info 01.22.14

NYPL: The Dark Ages

The New York Public Library is on the verge of doing grave, irreparable damage to itself and to the city. Somebody hide the sharps.

Executives and trustees of the institution say that restoring the financial health of the NYPL was the impetus behind the $300 million Central Library Plan. The scheme, however, concocted with little transparency, is kill-it-to-save-it idiocy; if fully implemented, it would be this century's version of the 1963 Penn Station demolition.

So far, management has closed the much-loved Donnell branch. It will reopen in the same spot on West 53rd Street, except it will be mostly underground beneath the Baccarat Hotel. The architect, Enrique Norten, notes, without irony, of the new Donnell design, "It has become more like a cultural space, which is about gathering people, giving people the opportunity to encounter each other. It's not really about just being a repository of books."

You know what's a great place to encounter each other? New York City. New York City streets and bars and restaurants. Call us old school, but we like a library to be a repository of books.

It gets worse. Not only does the plan include selling off the Mid-Manhattan and the Science, Industry and Business Library (a boon for developers), the Norman Foster design eviscerates the Carrère and Hastings building.

The most controversial part of the plan originally called for removing the seven stories of book stacks and sending three million items to storage in Princeton, New Jersey. After howls of protest, the library built additional shelving under Bryant Park to hold half of the off-shored books. But the stacks would still go, and with them, the intellectual bedrock of New York City.

As it is now, scholars who request books often wait days, sometimes more than a week to get a book they want, if the book can be found at all. It's no way to run a library. Removing the stacks denatures the very idea of a research library, even in the digital age, yes.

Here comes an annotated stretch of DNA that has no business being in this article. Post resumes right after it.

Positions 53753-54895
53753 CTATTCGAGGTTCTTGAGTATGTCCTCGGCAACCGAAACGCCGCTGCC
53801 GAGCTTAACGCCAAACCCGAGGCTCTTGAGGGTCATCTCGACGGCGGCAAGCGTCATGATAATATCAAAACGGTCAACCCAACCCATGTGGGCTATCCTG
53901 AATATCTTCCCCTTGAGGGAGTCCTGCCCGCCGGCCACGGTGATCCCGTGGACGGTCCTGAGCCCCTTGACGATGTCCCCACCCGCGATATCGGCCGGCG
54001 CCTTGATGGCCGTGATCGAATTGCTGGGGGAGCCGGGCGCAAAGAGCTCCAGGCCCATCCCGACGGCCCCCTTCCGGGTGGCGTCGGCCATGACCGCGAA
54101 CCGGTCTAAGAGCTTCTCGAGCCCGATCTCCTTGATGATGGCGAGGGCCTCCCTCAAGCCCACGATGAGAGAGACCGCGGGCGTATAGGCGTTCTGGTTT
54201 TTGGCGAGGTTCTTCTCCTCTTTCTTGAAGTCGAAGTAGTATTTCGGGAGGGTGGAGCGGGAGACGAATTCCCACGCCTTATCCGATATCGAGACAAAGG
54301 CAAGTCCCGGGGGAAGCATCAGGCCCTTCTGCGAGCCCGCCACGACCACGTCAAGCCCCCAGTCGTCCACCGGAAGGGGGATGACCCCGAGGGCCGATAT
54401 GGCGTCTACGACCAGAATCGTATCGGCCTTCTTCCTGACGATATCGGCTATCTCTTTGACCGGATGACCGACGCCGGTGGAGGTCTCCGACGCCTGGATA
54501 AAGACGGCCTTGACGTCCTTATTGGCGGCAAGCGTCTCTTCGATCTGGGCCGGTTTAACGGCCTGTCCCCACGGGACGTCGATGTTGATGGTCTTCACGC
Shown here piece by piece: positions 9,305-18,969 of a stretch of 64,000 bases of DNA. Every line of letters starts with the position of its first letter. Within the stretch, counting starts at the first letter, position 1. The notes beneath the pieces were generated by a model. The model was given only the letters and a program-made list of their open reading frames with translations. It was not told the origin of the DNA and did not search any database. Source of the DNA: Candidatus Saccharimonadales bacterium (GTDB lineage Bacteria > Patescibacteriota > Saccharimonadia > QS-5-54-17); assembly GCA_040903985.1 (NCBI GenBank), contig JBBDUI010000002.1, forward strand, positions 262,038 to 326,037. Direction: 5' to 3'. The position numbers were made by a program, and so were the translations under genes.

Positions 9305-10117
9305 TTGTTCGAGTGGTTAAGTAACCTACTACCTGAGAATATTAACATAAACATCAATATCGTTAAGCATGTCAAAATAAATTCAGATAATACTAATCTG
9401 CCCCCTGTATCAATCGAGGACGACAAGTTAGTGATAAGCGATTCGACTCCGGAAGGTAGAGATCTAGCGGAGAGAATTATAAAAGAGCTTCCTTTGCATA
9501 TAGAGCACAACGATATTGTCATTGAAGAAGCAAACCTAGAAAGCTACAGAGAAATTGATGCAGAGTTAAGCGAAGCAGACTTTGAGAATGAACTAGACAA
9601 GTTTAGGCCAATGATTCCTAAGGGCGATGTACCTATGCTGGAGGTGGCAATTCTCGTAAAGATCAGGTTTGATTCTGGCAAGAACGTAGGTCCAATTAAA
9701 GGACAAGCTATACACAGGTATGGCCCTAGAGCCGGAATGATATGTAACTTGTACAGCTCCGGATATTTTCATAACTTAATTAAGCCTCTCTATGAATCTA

Ada Louise Huxtable, in her last essay before her death, wrote about the Central Library Plan, "There is no more important landmark building in New York than the New York Public Library, known to New Yorkers simply as the 42nd Street Library, one of the world's greatest research institutions…This is a plan devised out of a profound ignorance of or willful disregard for not only the library's original concept and design, but also the folly of altering its meaning and mission and compromising its historical and architectural integrity."

On the NYPL website, the page devoted to the renovation leads off with this statement: "The New York Public Library is restoring its landmark Stephen A. Schwarzman Building to its original purpose of providing library services for 'the free use of all the people.'"

We call bullshit here. It already provides library services for the free use of all the people. NYPL's recent appeal for support is pure disingenuous agitprop, promising "a renovated central branch library that provides longer hours, more public space, and more resources for children, teachers, job seekers, and more."

Recently, the NYPL created this misleading campaign to urge the Mayor and city leaders to support the Central Library Plan without any real specifics or even referring to the plan itself by name. Gutting the stacks is glossed over as an "update" on the "infrastructure of our library buildings." Ms. Huxtable said, "You don't 'update' a masterpiece."

During his campaign, Mayor de Blasio opposed the plan. If you really want to help the NYPL, read more on the Committee to Save the New York Public Library and Save NYPL sites. Tell the Mayor to halt the Central Library Plan.

In-depth reporting on the whole sordid history at The Nation, including:

Time Is Running Out for Mayor Bill de Blasio to Halt the New York Public Library's Disastrous Renovation Plan

The Hidden History of New York City's Central Library Plan

• New Criterion's article Philanthropic tyranny at the NYPL [It's $3.99 but worth it.]

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